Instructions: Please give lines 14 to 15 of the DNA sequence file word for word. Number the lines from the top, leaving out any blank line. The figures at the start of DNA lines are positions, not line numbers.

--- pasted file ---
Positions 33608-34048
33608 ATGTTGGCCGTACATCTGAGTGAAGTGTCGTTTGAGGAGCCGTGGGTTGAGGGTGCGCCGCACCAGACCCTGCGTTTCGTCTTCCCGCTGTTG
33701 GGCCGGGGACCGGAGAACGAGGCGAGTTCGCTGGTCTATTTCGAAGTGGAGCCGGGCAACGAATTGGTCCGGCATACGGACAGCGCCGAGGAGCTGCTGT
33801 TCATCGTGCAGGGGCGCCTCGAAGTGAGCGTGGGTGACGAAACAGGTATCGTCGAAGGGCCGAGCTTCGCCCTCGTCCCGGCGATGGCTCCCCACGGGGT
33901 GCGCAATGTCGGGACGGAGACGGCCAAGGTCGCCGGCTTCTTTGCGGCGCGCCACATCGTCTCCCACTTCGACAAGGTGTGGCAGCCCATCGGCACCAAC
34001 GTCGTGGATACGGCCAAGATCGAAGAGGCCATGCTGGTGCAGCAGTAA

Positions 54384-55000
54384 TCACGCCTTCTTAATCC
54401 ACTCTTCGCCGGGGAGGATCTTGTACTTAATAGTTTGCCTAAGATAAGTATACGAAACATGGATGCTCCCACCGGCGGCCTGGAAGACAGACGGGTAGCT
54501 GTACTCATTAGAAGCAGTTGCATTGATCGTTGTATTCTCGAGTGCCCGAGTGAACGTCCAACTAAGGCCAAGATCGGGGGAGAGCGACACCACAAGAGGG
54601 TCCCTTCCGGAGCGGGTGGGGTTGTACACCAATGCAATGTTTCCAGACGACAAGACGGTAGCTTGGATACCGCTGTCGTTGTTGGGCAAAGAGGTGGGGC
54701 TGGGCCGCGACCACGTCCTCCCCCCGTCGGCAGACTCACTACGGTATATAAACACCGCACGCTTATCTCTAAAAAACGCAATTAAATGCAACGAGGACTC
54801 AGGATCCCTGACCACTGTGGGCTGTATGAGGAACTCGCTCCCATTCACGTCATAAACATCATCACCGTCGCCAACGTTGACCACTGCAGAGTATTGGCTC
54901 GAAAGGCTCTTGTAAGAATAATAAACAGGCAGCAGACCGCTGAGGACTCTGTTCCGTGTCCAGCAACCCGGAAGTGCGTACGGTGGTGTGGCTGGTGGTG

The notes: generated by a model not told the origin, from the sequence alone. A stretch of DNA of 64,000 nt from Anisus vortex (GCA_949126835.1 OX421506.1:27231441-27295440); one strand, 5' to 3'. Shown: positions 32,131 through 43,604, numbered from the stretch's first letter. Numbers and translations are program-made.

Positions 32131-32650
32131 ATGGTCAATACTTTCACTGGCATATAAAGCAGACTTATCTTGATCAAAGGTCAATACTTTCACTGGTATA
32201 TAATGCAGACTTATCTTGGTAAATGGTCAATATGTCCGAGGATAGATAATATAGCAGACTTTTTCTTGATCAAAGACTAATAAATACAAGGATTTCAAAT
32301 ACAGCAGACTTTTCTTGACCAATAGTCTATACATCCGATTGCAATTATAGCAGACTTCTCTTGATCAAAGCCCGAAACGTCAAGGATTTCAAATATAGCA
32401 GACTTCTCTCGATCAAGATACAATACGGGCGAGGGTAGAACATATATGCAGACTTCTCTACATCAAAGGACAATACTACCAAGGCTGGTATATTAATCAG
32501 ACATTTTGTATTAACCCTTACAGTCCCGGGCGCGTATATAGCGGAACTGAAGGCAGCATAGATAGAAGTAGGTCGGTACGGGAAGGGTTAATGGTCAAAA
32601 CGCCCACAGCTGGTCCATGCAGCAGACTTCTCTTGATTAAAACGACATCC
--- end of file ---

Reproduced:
54901 GAAAGGCTCTTGTAAGAATAATAAACAGGCAGCAGACCGCTGAGGACTCTGTTCCGTGTCCAGCAACCCGGAAGTGCGTACGGTGGTGTGGCTGGTGGTG

The notes: generated by a model not told the origin, from the sequence alone. A stretch of DNA of 64,000 nt from Anisus vortex (GCA_949126835.1 OX421506.1:27231441-27295440); one strand, 5' to 3'. Shown: positions 32,131 through 43,604, numbered from the stretch's first letter. Numbers and translations are program-made.